What is Empathy and why do we need it? A lot of times we confuse empathy with sympathy. In the past organizations have been good with being sympathetic to employees, but in the future of work it is empathy, not sympathy that is crucial for organizations to have.
A lot of people confuse empathy and sympathy. Sympathy is feeling sorry for someone else’s circumstances, empathy on the other hand is the ability to understand and share the feelings of others. It means putting yourself in someone else’s shoes to not just say you feel sorry for them, but to actually imagine how hard it must be to be in that situation.
In the past organizations have been good at being sympathetic, but they have struggled with being empathetic. Unlike in the past when most organizations had hierarchies where there really was no need for upper management to be empathetic, in today’s organizations we are beginning to see why it is so crucial to have empathy in the workplace. We have different generations of workers, we have work/life integration that is starting to happen, we have a war for the best talent and many other reasons why employee experience is becoming a priority for organizations.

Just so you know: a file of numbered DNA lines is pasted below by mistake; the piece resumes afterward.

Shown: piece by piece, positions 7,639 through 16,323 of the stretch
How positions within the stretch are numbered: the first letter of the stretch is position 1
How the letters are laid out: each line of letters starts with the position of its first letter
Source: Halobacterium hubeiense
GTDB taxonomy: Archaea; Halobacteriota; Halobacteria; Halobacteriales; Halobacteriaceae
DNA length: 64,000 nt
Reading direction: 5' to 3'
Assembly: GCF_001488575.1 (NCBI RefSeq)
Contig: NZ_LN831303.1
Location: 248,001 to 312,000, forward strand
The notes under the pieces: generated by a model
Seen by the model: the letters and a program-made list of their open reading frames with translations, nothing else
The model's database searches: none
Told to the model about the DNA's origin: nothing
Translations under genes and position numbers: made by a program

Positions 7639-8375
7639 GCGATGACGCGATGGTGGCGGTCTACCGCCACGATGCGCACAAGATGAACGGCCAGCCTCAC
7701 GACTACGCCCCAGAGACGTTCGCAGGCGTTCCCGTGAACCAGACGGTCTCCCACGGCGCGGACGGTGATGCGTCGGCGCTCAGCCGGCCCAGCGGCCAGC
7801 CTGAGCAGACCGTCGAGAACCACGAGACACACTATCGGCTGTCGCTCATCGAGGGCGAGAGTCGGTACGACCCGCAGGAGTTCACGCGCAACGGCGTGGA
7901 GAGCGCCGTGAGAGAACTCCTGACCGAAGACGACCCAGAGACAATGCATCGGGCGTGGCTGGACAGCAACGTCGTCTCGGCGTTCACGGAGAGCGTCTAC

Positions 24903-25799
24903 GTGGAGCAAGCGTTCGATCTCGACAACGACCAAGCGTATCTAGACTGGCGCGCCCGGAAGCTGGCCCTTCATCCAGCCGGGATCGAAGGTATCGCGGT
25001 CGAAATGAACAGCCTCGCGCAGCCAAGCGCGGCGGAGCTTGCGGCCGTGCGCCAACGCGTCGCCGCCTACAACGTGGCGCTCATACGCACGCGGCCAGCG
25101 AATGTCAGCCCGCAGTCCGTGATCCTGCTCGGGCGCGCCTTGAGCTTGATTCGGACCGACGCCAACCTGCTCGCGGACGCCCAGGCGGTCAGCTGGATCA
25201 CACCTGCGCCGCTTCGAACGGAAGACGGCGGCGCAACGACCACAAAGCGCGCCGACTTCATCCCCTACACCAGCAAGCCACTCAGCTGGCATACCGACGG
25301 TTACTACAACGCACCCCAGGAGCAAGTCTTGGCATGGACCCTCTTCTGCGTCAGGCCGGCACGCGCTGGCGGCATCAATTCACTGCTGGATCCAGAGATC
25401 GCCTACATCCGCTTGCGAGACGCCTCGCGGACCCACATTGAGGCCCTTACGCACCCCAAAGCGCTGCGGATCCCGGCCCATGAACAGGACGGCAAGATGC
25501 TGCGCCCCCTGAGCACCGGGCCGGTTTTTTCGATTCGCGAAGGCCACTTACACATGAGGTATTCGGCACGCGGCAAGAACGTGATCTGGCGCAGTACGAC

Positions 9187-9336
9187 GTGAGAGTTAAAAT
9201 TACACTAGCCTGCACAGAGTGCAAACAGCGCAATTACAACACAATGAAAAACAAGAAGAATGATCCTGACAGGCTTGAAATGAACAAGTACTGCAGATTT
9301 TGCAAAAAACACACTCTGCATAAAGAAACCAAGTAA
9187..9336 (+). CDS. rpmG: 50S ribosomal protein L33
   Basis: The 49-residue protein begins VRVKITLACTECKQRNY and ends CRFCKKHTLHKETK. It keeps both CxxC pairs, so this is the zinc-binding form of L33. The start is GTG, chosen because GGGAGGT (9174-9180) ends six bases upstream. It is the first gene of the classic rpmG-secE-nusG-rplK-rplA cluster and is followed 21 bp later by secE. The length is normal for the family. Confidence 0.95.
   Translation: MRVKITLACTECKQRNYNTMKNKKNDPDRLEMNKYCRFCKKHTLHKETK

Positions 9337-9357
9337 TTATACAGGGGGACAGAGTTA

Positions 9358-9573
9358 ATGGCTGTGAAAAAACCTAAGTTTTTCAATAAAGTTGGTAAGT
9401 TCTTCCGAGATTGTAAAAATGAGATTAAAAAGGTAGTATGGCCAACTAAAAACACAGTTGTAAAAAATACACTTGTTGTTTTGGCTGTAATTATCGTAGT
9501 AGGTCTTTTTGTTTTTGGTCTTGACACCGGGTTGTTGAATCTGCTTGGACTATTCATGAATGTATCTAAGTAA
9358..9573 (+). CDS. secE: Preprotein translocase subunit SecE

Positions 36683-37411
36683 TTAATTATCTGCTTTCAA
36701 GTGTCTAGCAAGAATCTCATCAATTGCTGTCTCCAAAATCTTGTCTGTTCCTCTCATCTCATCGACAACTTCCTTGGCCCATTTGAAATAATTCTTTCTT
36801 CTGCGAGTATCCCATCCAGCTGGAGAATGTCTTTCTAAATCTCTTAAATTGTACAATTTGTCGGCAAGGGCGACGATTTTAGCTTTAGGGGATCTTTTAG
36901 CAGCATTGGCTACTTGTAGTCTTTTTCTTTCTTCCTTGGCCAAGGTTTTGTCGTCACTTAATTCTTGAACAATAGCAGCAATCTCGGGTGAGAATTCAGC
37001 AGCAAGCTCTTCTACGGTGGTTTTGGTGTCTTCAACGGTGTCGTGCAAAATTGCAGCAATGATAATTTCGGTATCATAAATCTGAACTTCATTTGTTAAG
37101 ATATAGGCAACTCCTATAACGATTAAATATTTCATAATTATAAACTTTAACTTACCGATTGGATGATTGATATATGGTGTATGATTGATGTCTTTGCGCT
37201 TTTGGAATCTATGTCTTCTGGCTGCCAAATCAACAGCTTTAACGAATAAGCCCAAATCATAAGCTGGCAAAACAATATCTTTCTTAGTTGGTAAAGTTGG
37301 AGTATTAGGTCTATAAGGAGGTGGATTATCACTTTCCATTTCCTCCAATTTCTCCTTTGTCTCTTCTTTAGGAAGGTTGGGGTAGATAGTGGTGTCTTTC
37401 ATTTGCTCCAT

But the fact is, employee experience cannot happen unless we embrace empathy. We have to be understanding when an employee has a sick kid, we have to be genuinely interested in getting feedback, we have to build collaboration and increase transparency. To do these things we have to have empathy.
Don’t be a sympathetic organization, be an empathetic organization. Empathy is the one thing that is going to differentiate your company from all the other companies out there.
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My new book, The Employee Experience Advantage (Wiley, March 2017) analyzes over 250 global organizations to understand how to create a place where people genuinely want to show up to work. Subscribe to the newsletter here.